I watched Young Frankenstein for the first time a couple nights ago. (Spoilers for both YF and the original below).
Obviously, Young Frankenstein is a comedy, while the original was a tragedy. But the most interesting thing for me is how clearly Mel Brooks understood the source of the tragedy in the original.
Frankenstein is a story about (among other things) parental abandonment. Victor creates a “son” but abandons him, and does not give him a father’s love. Adam’s primary motivation throughout the book is to find some place he will be accepted and someone who will love him. But Victor fears annd hates him and can’t offer that support.
From this perspective, it’s clear that the most important scene in YF is the one where they’ve recaptured the monster and are holding him in a cell, and Gene Wilder/Frederick Frankenstein announces that he will go in “and show him that he is loved!” This is clearly a very clear, specific decision to not make his grandfather’s error.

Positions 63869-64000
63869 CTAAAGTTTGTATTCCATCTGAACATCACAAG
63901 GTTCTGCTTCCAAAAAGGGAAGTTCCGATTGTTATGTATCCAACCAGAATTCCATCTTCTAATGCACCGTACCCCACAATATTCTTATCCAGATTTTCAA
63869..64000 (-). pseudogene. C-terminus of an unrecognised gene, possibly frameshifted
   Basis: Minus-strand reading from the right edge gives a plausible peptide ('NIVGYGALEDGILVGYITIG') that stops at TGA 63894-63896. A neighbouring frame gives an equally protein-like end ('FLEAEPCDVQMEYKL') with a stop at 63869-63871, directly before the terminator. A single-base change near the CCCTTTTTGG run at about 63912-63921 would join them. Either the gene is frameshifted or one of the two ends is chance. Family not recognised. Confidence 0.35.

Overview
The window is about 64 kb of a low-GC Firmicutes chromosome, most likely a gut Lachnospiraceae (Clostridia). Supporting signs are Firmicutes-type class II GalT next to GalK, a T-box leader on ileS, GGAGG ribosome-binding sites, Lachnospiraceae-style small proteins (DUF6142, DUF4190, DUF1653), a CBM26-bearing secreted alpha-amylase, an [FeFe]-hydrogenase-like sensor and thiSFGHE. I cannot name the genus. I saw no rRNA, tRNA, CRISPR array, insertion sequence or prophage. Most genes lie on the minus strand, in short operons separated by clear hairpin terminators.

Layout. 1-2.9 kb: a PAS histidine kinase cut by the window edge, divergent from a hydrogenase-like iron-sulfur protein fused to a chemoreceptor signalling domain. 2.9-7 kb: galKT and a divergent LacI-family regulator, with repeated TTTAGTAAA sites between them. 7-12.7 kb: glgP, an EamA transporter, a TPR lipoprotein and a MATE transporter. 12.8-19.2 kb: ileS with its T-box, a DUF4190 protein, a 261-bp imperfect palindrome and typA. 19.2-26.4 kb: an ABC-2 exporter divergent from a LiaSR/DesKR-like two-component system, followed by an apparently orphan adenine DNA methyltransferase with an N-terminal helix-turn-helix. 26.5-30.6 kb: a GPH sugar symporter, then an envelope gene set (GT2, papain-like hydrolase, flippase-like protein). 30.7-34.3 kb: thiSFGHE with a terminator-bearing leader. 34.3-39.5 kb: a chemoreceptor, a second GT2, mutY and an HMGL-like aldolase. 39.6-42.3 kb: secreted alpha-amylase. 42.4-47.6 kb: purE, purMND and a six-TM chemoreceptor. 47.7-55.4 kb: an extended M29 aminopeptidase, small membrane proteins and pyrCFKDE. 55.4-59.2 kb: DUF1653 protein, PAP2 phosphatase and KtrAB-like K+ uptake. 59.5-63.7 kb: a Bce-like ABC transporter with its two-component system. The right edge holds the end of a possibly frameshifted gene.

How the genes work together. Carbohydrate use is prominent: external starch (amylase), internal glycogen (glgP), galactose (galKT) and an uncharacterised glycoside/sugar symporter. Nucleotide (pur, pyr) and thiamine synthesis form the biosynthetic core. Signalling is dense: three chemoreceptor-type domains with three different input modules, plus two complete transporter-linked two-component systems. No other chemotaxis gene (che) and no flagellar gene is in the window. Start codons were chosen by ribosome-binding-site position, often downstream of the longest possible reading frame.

And indeed, it works! Frederick convinces the monster that he is loved, and this support—and his willingness to risk his life to help his creation—is what turns the story from the tragedy it almost is, into the comedy it becomes.
I have to imagine Mel Brooks knew exactly what he was doing. Props to him.